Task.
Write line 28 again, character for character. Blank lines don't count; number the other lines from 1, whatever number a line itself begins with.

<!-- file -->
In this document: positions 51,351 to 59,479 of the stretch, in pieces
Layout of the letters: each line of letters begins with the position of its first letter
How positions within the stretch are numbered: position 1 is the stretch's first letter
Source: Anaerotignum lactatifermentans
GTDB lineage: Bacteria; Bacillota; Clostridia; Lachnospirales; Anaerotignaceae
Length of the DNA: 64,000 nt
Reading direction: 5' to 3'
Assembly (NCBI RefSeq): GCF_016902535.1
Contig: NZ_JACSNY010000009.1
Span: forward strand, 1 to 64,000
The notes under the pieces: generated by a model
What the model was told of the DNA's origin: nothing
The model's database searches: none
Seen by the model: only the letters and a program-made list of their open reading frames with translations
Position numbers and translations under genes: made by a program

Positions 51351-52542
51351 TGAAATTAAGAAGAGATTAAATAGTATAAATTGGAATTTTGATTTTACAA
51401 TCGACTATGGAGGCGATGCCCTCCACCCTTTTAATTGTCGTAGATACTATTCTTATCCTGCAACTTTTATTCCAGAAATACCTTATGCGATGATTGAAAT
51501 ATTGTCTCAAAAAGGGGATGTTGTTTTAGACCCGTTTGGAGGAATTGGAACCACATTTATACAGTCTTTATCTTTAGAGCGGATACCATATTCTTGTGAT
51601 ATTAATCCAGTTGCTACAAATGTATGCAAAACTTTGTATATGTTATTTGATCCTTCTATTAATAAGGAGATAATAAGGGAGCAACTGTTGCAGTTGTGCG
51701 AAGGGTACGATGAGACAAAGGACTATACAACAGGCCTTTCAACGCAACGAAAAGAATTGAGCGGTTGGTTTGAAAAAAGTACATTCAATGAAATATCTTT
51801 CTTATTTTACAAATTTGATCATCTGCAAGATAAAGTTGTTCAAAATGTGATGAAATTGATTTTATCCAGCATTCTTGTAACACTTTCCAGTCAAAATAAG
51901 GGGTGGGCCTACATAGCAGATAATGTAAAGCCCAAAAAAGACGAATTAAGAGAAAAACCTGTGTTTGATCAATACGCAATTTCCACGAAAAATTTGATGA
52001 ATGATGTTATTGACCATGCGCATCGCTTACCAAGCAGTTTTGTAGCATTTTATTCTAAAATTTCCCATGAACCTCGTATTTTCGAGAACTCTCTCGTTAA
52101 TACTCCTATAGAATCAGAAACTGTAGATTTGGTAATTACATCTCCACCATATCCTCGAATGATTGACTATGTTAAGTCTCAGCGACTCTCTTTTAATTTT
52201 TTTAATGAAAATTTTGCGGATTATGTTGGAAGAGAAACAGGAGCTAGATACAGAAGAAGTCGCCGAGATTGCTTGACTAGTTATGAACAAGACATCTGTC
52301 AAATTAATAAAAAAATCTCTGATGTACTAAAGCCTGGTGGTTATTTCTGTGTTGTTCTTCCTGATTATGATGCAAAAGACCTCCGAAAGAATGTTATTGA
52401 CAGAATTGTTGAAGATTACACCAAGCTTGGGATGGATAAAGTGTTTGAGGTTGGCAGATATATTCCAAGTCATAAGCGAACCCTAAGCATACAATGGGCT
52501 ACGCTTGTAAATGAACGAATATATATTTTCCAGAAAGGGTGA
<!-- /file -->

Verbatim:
52401 CAGAATTGTTGAAGATTACACCAAGCTTGGGATGGATAAAGTGTTTGAGGTTGGCAGATATATTCCAAGTCATAAGCGAACCCTAAGCATACAATGGGCT